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By Christina Fuoco-Karasinski | August 23, 2021

For Zach Sciacca, touring with Atmosphere and Cypress Hill is like a family reunion. 

“We’re all friends,” says Sciacca, a DJ known as Z-Trip. “We’ve been on tour four or five times. We’re all family. To be the first hip-hop tour out the gate with those squads, it’s like the best possible music scenario for me to be a part of. I think we’re all super excited to get back out on the road.”

The trio performed at the Mesa Amphitheater on August 15. Hailing from New River, Sciacca finds hometown shows fun. 

“It’s great to come back to Arizona any time,” he says. 

“There are people who still think of me playing at Nita’s Hideaway, the Green Room or Bobby McGee’s — all the weird places I’ve played over the years. Some people still know me as that. If you’ve followed my career, I’ve opened for the Rolling Stones, played Coachella four times and Lollapalooza three. I feel like it’s good for the people who have me in their memory, but it’s nice for people to see the growth and the fact that I’ve never stopped.”

Sciacca admits he does enjoy playing a small room when he’s in the Valley. 

“I enjoy playing for friends of mine and connecting those dots,” he says. “Playing a small little something is always fun. It’s nice to be able to do a big event as well. To play with Linkin Park and LL Cool J is cool, but it’s nice to be able to come back and balance it out with a small club in Scottsdale. I love that versatility.”

For the last year, however, his gigs “dissolved and postponed” due to the pandemic. It was the first time Sciacca took a break for more than two weeks during his 30-year career. 

“Maybe a month, max,” he retreated. “When I broke my collarbone, I was out for about a month. To be home for that long on the front end of this was really a complete mind scramble for me. I needed a little time to process it.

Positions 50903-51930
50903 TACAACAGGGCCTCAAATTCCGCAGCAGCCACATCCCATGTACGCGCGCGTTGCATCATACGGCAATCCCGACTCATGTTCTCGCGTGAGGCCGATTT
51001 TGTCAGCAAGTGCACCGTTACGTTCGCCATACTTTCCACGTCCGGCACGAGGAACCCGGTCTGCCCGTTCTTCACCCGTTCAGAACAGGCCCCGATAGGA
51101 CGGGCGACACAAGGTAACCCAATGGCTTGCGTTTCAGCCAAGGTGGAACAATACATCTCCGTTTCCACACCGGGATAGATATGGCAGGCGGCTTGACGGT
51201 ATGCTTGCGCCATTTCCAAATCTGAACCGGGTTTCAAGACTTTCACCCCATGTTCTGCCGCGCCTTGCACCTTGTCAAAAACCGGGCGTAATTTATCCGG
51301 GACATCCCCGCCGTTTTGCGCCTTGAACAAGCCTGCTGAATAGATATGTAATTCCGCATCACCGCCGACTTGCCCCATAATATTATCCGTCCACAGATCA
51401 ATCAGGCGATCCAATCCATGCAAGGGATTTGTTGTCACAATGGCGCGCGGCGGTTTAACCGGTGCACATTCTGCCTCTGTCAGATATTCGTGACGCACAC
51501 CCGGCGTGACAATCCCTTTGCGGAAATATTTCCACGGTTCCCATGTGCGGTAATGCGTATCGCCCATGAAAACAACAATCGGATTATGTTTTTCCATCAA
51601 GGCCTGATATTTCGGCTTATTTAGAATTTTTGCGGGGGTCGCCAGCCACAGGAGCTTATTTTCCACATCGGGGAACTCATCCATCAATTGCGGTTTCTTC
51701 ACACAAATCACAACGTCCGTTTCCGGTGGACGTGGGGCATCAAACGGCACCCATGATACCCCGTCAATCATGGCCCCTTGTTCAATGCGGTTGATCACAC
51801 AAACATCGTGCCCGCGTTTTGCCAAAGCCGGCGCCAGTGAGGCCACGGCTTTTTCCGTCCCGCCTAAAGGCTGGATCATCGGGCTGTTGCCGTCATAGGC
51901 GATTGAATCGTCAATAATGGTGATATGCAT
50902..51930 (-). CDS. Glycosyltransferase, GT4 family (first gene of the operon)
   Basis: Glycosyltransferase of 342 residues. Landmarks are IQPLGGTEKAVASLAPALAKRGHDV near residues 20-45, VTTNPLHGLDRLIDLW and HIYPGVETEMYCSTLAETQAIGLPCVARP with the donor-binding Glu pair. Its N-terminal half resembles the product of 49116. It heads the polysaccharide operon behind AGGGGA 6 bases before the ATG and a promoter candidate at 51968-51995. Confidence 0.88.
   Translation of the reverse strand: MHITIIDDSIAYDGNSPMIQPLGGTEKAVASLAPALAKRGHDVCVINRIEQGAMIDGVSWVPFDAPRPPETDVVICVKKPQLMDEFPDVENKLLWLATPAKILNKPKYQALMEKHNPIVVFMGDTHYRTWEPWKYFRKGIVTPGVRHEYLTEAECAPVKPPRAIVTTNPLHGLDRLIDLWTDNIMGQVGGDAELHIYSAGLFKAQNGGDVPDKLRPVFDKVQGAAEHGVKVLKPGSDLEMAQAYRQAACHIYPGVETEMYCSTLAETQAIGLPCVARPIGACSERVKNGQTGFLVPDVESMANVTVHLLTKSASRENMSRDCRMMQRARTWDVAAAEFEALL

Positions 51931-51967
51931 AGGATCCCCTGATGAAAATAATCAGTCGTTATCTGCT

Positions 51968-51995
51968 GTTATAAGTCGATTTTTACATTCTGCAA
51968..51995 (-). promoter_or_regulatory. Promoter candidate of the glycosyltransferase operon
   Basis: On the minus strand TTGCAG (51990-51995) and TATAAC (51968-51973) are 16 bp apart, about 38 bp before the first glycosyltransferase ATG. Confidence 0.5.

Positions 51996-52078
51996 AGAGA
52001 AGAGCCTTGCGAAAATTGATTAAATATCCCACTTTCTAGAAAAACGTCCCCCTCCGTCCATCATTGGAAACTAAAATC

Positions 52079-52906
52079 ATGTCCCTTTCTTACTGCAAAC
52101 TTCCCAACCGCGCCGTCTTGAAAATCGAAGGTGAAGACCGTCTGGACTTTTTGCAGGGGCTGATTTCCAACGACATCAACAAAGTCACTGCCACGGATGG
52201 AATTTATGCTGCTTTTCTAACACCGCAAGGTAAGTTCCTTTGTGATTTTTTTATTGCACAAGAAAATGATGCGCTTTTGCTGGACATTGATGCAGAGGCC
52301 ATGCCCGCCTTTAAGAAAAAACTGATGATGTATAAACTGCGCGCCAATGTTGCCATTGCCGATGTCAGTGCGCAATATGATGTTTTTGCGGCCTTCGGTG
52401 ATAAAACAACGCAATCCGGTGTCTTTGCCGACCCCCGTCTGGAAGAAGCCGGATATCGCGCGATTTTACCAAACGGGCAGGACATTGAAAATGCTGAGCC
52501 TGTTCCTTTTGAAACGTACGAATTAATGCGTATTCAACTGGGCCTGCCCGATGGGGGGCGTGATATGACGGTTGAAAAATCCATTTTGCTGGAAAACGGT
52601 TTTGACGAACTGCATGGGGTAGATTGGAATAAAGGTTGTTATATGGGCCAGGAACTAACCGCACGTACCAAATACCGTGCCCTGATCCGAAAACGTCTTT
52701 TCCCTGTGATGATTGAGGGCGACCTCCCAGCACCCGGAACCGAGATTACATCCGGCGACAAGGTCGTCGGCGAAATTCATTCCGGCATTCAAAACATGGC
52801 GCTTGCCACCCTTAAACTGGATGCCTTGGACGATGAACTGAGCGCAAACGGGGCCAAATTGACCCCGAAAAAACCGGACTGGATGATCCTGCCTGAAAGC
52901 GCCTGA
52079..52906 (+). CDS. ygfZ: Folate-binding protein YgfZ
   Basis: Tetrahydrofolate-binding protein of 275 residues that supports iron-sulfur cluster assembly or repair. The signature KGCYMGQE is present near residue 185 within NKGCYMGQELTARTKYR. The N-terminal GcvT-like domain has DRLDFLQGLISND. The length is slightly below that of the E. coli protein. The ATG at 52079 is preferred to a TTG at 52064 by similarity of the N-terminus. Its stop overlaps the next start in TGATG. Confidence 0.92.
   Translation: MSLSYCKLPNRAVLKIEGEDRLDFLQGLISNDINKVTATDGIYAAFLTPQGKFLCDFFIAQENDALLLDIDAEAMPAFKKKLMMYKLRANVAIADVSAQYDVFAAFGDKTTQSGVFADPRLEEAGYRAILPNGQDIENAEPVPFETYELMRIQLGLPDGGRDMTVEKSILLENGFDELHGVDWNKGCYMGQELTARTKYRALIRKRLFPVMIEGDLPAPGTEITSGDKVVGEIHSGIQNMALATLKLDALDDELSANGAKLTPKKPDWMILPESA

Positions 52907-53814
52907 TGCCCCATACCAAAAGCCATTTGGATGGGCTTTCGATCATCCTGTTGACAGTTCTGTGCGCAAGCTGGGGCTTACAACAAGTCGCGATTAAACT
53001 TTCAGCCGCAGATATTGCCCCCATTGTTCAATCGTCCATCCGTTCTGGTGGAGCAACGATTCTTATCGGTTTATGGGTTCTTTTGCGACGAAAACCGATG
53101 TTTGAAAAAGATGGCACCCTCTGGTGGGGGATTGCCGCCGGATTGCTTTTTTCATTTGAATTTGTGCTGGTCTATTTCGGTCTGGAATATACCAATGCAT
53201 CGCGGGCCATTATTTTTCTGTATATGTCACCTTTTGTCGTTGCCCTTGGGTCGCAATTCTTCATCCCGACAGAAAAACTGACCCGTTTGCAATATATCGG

“In doing that, I felt I really needed to do something musically. It’s like having a train stop on a dime. All the cars are backing up. It just keeps hitting. There was a moment where I needed to get out of that headspace. I started streaming on Twitch for fans and my own sanity. That turned into such a huge thing for me.”

Not only was there a pandemic, but social issues reigned — the George Floyd protests and Trump controversies. 

“With all this tension, people were having a hard time finding a way to release,” he says. “These streams became huge. I did my first show in Tampa in June. There were people who flew out to see me from North Carolina and Maine. 

“I didn’t set out to gain more fans or to up my visibility. I was looking for a place to get some music off my chest and have a feeling of normal. All these people received it really well.”

On the livestreams, he wasn’t locked into playing popular club tracks. He could dig into his musical bag of house, drum and bass, reggae and chill. 

“I was able to take people on this musical journey,” he says. “I revisited some of my old mixes.”

The “old mixes” hark back to his early days in the Valley, where his mother and sister still reside. 

The entertainer was born in New York but spent his teenage years in Arizona attending Barry Goldwater and Deer Valley high schools. He lived in New River before part of it became Anthem, and he moved around the Valley, residing in North Phoenix, Tempe, Scottsdale and Mesa. He is now based in San Diego.

His career has been fruitful. Besides releasing his own albums, Z-Trip has remixed songs by Bob Marley, Daft Punk, Missy Elliott, Beastie Boys, Jackson 5 and Rush, as well as served as producer for tracks by LL Cool J, Beck and Meat Beat Manifesto.

He’s been dubbed the “pioneer of the mashup movement,” a moniker Z-Trip is iffy about. The mashup scene, as it were, goes back to Afrika Bambaataa and Grandmaster Flash, who chopped songs and put them through their filters.

“I’m happy to wear the badge, but I actually drew inspiration from the people who were dabbling in that stuff before me,” he says.

“I think I was the guy who made it palatable and got branded as the ‘pioneer.’ My whole thing is it’s about how hip-hop is in general. I’m a cog in a much bigger wheel or machine.

“If you really boil it down, mashing up is really mixing things. Isn’t that what DJs are supposed to be doing anyway? Mixing? If you say you’re a mashup DJ, it’s a bit of a redundancy. I think I identify with extreme remixing. That’s a better term for it.”

His last Phoenix gig was part of a Phoenix Suns halftime show. 

“Being a guy who started out DJing in bars to 100 people, to the coliseum Downtown and the Mesa Amphitheatre, it gives me the ability to play a big event and the small event. 

“If I come out there for Christmas or Thanksgiving, someone will inevitably find out I’m in town and want me to play their party. It’s nice to keep one foot deeply rooted in where it started and one foot spreading out to conquer new territory. It’s nice to have that stance — especially in Arizona.